OLYMPIA — Police in Washington need a warrant to search a car for evidence after someone has been taken into custody, the state Supreme Court ruled.
The 8-1 decision Thursday reversed convictions for two men who were arrested after traffic stops when police searched their cars and found drugs. The ruling recognizes the state constitution affords residents more privacy protections than are guaranteed under the U.S. Constitution’s Fourth Amendment shield against illegal search and seizure, The Seattle Times reported today.
The justices rejected arguments from prosecutors around the state who warned that forcing officers to obtain warrants to search a car after every arrest will be time-consuming.
“These delays will only multiply if a warrant is required for every stop at 2 a.m. on a Friday night in which the officer concludes it is reasonable to believe there is evidence of the crime of arrest in the vehicle,” wrote James Whisman, a senior deputy prosecutor with the King County Prosecutor’s Office. “Scores of such arrests occur in any given jurisdiction in any 24-hour period.”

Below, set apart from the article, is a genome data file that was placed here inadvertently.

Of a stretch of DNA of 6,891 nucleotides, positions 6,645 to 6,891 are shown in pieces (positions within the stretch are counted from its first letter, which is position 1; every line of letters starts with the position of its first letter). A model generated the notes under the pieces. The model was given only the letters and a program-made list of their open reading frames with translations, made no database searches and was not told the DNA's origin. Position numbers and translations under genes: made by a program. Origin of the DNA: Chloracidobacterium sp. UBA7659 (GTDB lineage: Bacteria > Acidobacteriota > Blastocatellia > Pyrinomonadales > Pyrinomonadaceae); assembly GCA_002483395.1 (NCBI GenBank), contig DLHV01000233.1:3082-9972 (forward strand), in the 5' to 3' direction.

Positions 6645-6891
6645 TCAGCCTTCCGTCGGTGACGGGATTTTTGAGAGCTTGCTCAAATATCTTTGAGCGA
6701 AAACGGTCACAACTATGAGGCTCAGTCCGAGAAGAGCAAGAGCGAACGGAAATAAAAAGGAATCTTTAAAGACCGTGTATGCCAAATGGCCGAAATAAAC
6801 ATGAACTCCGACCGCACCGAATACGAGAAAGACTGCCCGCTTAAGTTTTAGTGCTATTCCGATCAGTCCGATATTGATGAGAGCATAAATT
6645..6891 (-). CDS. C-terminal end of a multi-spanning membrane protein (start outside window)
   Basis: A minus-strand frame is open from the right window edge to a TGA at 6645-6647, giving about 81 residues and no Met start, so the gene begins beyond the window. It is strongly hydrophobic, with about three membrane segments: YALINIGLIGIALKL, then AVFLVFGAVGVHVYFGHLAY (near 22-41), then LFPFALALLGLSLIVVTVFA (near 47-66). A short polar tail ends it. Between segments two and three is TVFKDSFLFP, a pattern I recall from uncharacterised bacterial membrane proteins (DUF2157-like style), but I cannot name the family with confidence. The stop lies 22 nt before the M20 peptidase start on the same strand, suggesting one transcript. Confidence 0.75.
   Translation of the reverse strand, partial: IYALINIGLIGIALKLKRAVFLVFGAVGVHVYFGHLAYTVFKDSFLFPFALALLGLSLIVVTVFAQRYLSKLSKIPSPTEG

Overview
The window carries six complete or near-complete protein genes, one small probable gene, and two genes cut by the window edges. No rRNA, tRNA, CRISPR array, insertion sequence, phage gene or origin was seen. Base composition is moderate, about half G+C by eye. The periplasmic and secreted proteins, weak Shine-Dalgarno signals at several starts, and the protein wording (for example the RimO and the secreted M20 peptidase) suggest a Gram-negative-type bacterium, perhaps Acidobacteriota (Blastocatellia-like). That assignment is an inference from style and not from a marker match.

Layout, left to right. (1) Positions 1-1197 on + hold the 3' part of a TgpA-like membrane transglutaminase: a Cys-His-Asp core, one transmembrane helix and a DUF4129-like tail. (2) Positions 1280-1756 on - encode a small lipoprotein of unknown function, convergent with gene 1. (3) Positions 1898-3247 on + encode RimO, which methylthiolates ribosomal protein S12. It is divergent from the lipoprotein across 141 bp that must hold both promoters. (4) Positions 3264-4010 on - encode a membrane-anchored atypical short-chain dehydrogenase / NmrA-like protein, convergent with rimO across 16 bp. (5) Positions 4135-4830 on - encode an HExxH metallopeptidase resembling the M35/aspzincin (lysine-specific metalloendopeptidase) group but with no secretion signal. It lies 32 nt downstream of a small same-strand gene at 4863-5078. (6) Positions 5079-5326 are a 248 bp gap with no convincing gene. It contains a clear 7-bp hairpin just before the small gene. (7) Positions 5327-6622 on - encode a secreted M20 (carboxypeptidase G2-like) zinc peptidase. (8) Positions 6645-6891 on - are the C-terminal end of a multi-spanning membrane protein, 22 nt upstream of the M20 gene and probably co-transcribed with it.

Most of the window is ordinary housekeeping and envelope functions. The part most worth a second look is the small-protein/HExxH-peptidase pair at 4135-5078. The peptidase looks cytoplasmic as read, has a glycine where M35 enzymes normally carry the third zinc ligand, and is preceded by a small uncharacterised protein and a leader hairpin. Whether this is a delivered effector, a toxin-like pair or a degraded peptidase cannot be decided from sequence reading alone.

A lawyer for one of the defendants said the justices were only following a long practice of extending additional privacy protections to Washington residents.
“This is not a new direction,” said Lila Silverstein, an attorney with the Washington Appellate Project. “It’s terrific that our court holds these protections in such regard.”
Police in Washington need a warrant to go through someone’s garbage or look through a hotel directory, while federal law allows police to do those things without a warrant, she said.
The decision sends both cases back to trial courts. Defense lawyers argued the searches were illegal and evidence found in the cars not admissible.
A Washington State Patrol trooper arrested Daniel Snapp in 2006 after a stop for a faulty seat belt. A search of his car turned up a crack pipe, drugs and evidence of identity theft.
Seattle police stopped Roger Wright in 2006 for driving without his lights on. A search of the car turned up marijuana, Ecstasy and $1,300 cash.